Oncology Nurse: Education and Career Information
If you are interested in the care and treatment of cancer patients, you may want to consider a career as an oncology nurse. They work with the critically ill in monitoring patient conditions, prescribing medication and formulating strategies to deal with symptoms. These nurses are very patient and compassionate, and deal with pain and death on a continuous basis.
What does an Oncology Nurse do?
An oncology nurse is known as a healer and a helper. They work in a very challenging environment, dealing with critically ill patients who have cancer, from pediatrics to adults. They perform a number of duties, including coordinating cancer treatment, reviewing health histories, assessing both the physical and emotional status of the patients, keeping track of lab, pathology and imaging studies, administering medications and treatments, collaborate with doctors on a treatment plan, provides education on what the patient is experiencing and may go through, communicates with doctors on behalf of the patient, and answers any questions the patient or family may have. You will find them working in a number of settings including hospitals, outpatient clinics, private offices, long-term care facilities and other areas. They are highly specialized nurses and can work in surgical oncology, radiation oncology and medical oncology.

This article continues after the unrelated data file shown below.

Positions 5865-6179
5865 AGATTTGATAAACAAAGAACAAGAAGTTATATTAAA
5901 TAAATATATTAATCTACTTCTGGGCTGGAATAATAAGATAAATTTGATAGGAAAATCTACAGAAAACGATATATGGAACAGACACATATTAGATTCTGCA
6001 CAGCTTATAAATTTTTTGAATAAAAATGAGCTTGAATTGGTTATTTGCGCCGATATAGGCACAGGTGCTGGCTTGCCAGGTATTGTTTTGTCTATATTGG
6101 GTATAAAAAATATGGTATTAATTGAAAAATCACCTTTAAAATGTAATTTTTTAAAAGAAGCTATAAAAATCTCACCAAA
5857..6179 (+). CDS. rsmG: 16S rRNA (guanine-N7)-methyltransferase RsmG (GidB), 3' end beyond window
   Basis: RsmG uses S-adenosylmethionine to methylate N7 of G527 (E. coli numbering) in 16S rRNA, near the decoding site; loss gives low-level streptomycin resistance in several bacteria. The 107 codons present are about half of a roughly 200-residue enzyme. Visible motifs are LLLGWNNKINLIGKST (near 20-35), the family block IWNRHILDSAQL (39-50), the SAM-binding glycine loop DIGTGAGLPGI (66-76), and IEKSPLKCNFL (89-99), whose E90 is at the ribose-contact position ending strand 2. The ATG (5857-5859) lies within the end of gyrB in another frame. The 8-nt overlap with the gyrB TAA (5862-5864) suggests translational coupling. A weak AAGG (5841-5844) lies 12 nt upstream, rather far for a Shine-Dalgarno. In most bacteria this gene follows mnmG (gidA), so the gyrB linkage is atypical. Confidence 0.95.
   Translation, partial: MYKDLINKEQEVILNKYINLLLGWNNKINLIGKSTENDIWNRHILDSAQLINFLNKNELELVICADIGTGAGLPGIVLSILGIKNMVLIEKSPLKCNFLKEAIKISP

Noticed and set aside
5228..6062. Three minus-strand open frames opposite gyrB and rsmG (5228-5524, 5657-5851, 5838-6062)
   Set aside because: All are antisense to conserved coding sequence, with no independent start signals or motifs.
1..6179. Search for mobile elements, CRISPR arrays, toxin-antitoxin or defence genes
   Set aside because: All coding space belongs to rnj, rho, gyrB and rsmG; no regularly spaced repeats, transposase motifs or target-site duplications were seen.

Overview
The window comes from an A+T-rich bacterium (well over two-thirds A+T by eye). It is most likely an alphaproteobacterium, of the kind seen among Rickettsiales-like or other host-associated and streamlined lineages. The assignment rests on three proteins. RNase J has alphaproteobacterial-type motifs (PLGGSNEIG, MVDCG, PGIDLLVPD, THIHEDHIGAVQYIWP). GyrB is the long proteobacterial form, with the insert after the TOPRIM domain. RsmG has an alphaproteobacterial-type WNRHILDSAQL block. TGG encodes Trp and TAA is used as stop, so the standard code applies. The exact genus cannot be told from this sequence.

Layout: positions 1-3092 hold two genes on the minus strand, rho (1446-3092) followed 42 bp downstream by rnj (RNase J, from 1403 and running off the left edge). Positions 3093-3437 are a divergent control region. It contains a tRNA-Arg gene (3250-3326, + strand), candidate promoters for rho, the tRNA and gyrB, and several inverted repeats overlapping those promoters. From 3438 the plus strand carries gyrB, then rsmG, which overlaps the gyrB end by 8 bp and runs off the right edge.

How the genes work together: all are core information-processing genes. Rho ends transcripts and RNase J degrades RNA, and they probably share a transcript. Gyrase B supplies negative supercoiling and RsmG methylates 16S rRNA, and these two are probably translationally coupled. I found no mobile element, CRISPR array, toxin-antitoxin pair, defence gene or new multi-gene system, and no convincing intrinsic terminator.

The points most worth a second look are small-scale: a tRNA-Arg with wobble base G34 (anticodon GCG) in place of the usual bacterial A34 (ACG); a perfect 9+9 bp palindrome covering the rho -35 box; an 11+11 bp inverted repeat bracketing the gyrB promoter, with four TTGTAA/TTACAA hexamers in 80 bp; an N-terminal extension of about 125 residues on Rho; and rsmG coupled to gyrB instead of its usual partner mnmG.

How much does an Oncology Nurse earn?
This is a specialty career where you can make a lucrative salary. On average, an oncology nurse makes around $80,000, but can make well over $120,000 annually depending on the level of experience, education and areas in where they work. Depending on how many specializations they have, they can make a significant amount of money per year. The more specialties they have, in addition to experience, the more they make. According to the US Bureau of Labor Statistics, the demand for oncology nurses is expected to significantly increase over the next ten years.
What skills are needed to be successful as an Oncology Nurse?
There are a number of skills needed to be successful in this area: